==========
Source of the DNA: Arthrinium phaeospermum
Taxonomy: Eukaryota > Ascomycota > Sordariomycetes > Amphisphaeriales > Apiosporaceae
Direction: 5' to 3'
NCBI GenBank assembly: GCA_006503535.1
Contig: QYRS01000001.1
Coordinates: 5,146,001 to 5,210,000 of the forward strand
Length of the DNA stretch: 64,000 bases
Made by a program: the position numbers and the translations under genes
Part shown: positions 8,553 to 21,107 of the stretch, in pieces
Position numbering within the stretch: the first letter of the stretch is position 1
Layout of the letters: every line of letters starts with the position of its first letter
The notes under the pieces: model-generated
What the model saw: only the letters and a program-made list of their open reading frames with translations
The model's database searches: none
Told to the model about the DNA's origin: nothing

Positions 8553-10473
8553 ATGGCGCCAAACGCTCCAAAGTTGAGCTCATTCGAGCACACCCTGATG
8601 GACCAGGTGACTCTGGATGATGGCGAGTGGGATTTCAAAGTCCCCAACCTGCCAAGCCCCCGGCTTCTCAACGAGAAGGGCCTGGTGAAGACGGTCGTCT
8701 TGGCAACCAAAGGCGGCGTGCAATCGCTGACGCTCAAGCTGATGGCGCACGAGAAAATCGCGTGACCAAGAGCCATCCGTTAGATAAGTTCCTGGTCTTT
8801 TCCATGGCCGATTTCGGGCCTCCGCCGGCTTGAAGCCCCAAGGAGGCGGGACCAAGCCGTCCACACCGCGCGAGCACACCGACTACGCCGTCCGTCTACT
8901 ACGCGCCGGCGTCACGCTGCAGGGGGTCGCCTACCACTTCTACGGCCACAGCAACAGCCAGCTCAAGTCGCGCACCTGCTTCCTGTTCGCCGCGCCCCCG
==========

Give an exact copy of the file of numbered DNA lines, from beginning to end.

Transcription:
Source of the DNA: Arthrinium phaeospermum
Taxonomy: Eukaryota > Ascomycota > Sordariomycetes > Amphisphaeriales > Apiosporaceae
Direction: 5' to 3'
NCBI GenBank assembly: GCA_006503535.1
Contig: QYRS01000001.1
Coordinates: 5,146,001 to 5,210,000 of the forward strand
Length of the DNA stretch: 64,000 bases
Made by a program: the position numbers and the translations under genes
Part shown: positions 8,553 to 21,107 of the stretch, in pieces
Position numbering within the stretch: the first letter of the stretch is position 1
Layout of the letters: every line of letters starts with the position of its first letter
The notes under the pieces: model-generated
What the model saw: only the letters and a program-made list of their open reading frames with translations
The model's database searches: none
Told to the model about the DNA's origin: nothing

Positions 8553-10473
8553 ATGGCGCCAAACGCTCCAAAGTTGAGCTCATTCGAGCACACCCTGATG
8601 GACCAGGTGACTCTGGATGATGGCGAGTGGGATTTCAAAGTCCCCAACCTGCCAAGCCCCCGGCTTCTCAACGAGAAGGGCCTGGTGAAGACGGTCGTCT
8701 TGGCAACCAAAGGCGGCGTGCAATCGCTGACGCTCAAGCTGATGGCGCACGAGAAAATCGCGTGACCAAGAGCCATCCGTTAGATAAGTTCCTGGTCTTT
8801 TCCATGGCCGATTTCGGGCCTCCGCCGGCTTGAAGCCCCAAGGAGGCGGGACCAAGCCGTCCACACCGCGCGAGCACACCGACTACGCCGTCCGTCTACT
8901 ACGCGCCGGCGTCACGCTGCAGGGGGTCGCCTACCACTTCTACGGCCACAGCAACAGCCAGCTCAAGTCGCGCACCTGCTTCCTGTTCGCCGCGCCCCCG